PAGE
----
Most Restu competitors charge 2–3 times higher prices but provide more luxurious service: thick sleeping mats, larger tents, chairs to sit, a better location for your tent on the rim, way too much food, a variety of fruits after each meal and a coke or a beer when you reach the summit. The groups are much smaller (2–5 people), their guides speak better English and the porters dig a pit toilet so you don’t have to hide behind the bushes. They also collect the trash more rigorously. While it seems a bit exaggerated to us to employ one porter per tourist and to have so much food cooked and potentially thrown away, having your own toilet and not having to preach ecology to the guide and the porters is a great thing.
We felt OK with Restu, but only you can decide what level of service you wish and how much your climb should cost. Here are some examples of the companies with higher prices and better service: Ahmed’s Expedition, Rudy Trekker, Green Rinjani, Karat Adventure, Galangijo, Salanamo.
How much tip is appropriate?
The amount depends mostly on your experience and on how much the guide and porters cared for your safety and well-being, but to us it seemed appropriate to collect enough from the entire group so that the guide and each porter got about 10 EUR = 15 USD.
Do’s and Don’ts
- Visit the Singgang Gila and Tiu Kelep waterfalls in Senaru on your free afternoon before the trek.
- If you think you’ll make it up the rim but are unsure of the summit book the 3D/2N package anyway. Days 1 and 2 will show you if you are fit enough to attempt the summit in the darkness. If not, just sleep until 8 am and have breakfast with the rest of the group.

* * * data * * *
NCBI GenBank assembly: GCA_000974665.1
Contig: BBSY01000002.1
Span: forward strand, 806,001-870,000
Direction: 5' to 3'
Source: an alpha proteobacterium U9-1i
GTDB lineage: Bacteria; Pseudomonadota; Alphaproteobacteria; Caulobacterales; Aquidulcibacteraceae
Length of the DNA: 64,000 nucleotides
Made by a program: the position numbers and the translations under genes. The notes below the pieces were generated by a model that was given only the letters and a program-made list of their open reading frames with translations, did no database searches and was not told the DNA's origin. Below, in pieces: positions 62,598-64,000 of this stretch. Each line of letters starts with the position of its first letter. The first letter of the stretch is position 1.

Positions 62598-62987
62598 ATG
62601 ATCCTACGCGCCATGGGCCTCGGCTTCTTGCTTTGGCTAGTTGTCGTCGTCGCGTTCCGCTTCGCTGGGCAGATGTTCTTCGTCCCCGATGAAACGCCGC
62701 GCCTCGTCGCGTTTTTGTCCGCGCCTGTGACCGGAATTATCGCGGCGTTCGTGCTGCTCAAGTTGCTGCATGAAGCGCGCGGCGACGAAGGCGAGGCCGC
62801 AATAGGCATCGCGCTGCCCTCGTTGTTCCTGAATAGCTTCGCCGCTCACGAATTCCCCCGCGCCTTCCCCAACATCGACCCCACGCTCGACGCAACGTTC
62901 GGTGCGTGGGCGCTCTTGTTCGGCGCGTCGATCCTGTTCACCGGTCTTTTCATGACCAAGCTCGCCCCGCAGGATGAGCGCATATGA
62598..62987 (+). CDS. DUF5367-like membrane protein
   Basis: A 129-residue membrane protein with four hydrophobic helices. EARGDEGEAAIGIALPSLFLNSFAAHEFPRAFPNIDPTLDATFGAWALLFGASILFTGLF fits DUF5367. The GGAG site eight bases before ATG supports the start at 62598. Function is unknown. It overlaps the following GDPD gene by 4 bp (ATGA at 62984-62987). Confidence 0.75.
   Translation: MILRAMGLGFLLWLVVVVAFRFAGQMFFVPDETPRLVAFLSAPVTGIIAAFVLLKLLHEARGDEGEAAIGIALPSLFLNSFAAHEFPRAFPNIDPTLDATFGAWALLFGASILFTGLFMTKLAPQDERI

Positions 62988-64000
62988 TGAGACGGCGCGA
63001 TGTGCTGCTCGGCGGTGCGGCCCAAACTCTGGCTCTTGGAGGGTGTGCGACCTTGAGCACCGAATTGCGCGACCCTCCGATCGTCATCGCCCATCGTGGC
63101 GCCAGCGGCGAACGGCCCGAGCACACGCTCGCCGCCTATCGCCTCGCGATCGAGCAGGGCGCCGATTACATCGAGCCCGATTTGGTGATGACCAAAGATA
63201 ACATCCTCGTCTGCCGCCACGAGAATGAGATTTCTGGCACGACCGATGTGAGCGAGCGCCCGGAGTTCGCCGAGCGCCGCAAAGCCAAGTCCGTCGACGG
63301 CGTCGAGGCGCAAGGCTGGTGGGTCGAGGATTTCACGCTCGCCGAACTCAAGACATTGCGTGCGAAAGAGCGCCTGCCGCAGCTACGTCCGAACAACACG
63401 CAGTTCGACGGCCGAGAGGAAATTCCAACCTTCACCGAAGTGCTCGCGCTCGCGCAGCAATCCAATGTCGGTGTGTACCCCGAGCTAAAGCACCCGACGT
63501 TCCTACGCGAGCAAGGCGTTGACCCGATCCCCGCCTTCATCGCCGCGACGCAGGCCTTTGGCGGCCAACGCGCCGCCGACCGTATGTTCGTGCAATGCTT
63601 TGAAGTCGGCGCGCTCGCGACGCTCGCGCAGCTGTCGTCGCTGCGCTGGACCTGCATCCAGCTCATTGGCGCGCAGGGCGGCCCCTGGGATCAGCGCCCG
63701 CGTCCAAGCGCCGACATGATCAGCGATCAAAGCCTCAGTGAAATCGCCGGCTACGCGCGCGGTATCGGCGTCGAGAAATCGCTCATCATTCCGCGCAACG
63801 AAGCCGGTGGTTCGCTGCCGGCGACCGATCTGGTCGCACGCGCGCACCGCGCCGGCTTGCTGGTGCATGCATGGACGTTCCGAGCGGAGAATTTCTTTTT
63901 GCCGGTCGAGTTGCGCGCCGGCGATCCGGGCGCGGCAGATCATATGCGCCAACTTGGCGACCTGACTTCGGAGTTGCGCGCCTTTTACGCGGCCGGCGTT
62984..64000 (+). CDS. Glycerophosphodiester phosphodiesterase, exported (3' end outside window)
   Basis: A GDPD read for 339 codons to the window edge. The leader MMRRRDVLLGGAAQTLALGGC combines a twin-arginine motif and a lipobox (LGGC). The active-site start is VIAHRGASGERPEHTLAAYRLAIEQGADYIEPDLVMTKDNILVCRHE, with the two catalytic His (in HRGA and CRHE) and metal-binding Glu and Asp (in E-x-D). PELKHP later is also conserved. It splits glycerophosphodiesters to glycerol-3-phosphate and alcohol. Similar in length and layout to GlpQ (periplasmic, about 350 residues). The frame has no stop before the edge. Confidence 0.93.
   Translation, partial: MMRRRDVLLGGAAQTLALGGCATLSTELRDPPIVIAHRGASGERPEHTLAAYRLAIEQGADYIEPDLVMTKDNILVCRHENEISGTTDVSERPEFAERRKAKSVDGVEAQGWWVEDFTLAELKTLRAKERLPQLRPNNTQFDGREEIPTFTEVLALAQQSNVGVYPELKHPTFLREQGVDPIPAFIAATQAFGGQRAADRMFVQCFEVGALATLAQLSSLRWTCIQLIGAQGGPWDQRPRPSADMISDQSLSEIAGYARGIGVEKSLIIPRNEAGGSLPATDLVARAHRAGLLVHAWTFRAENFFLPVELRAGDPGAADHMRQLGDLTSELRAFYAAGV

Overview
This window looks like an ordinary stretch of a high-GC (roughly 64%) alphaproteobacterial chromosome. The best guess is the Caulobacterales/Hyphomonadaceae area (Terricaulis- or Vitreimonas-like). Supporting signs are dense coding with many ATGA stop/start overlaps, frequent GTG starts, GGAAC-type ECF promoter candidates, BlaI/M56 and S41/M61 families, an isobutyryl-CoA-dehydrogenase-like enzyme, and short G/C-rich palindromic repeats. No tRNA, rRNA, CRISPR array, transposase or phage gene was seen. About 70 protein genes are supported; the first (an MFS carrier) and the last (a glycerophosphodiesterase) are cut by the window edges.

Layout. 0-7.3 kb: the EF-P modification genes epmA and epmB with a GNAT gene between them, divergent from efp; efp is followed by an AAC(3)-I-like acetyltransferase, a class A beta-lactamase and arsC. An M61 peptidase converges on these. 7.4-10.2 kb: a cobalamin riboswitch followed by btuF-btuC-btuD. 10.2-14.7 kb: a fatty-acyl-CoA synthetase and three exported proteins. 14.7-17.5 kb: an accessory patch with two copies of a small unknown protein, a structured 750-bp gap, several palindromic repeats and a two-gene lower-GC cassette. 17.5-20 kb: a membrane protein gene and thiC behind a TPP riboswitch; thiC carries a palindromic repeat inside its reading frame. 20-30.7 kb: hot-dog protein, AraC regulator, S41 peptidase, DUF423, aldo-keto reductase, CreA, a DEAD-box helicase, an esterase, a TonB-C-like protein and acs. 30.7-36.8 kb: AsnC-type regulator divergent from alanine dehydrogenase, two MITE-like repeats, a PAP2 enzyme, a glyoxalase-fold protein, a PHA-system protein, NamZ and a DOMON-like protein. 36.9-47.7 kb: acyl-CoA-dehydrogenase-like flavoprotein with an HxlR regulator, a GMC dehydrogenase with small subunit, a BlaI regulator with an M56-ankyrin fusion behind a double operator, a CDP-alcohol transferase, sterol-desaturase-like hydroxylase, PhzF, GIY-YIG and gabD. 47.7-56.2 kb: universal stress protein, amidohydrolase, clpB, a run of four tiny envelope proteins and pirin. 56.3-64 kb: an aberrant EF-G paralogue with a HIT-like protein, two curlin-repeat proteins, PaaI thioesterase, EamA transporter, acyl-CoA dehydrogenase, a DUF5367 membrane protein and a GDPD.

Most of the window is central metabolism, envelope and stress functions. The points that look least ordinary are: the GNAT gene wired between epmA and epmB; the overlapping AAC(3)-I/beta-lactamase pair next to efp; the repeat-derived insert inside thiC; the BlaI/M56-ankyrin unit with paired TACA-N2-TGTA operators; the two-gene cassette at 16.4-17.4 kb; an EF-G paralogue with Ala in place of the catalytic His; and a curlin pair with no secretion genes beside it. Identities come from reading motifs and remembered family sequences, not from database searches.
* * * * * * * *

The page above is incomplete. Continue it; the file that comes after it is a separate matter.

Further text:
- Book with a company which provides a level of service fitting to your needs.
- Check and if necessary recharge the batteries of your headlamp and camera.
- On your trek take only the things that are absolutely necessary.
- The descent is long and steep, so cut your toe nails immediately before the tour.
- Get to know the people in your group — many of them have great travel stories to tell.
- Good hiking boots or at the very least stable trekking shoes.
- A headlamp is essential for the evenings and for climbing the summit. Your batteries should last for at least 4 hours, otherwise bring spares.
- 2–3 layers of warm clothes for the nights and for the summit climb. Ideally a down jacket as the top layer.
- Also for climbing the summit: thin gloves and (if you don’t have enough warm clothes with you) your sleeping bag. You can thank us later. 🙂
- Sun screen, sunglasses, a hat and a long-sleeved thin shirt to protect you from the sun on days 2 and 3.
- If you put value on sleeping comfort and are going with a low-budget company you might like to bring your own sleeping bag and sleeping mat.
- A small package of moist hygienic towels (wipes, towelettes, tissues) for “washing” yourself before slipping into your warm sleeping bag.
- Dust mask for the summit and the steep dusty descent to Sembalun (will be provided by the more expensive companies).
P.S. We hope our description answers all your questions and motivates you to attempt this extraordinary climb. If you have any questions or comments please write to us. And have a great climb!